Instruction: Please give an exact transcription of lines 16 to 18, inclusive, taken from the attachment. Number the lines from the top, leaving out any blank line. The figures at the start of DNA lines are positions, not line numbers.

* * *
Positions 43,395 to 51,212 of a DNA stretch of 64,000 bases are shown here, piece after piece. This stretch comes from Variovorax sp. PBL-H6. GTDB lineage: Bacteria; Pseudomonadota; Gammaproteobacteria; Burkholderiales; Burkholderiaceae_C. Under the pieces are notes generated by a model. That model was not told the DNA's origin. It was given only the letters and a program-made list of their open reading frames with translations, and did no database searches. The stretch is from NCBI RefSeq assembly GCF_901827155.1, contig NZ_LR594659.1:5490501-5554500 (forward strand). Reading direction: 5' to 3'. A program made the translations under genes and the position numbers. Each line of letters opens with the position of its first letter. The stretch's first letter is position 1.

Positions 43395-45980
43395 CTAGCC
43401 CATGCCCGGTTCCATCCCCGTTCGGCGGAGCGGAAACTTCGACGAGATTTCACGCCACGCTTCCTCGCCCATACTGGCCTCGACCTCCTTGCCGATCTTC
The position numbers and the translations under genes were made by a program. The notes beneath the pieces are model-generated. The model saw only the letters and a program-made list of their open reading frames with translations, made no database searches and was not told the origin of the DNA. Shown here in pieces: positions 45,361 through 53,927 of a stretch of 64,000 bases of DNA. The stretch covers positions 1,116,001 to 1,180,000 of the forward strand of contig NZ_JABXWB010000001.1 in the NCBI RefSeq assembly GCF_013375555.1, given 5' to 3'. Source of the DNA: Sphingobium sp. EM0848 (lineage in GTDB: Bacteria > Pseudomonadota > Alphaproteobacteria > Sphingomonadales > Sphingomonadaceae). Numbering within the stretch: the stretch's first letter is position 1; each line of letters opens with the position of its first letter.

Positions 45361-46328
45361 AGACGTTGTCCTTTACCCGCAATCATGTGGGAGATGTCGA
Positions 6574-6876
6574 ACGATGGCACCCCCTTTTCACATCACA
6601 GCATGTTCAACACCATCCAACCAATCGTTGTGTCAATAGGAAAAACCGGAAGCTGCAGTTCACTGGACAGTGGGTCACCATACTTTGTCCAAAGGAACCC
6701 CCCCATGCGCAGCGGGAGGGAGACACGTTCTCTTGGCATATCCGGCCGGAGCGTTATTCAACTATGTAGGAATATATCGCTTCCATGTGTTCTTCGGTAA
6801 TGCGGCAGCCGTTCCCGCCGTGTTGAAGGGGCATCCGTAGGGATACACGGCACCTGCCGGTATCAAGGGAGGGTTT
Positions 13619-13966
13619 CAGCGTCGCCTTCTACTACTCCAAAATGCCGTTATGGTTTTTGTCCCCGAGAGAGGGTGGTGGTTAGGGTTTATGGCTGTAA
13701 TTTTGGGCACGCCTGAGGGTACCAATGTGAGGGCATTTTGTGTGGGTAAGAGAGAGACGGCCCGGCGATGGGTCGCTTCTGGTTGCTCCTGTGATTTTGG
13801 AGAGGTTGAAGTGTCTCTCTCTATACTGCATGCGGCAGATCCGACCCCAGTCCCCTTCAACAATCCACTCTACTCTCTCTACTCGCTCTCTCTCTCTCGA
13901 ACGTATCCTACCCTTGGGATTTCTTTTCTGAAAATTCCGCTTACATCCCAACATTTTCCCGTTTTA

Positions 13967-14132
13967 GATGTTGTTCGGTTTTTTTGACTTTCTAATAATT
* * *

13801 AGAGGTTGAAGTGTCTCTCTCTATACTGCATGCGGCAGATCCGACCCCAGTCCCCTTCAACAATCCACTCTACTCTCTCTACTCGCTCTCTCTCTCTCGA
13901 ACGTATCCTACCCTTGGGATTTCTTTTCTGAAAATTCCGCTTACATCCCAACATTTTCCCGTTTTA

Positions 13967-14132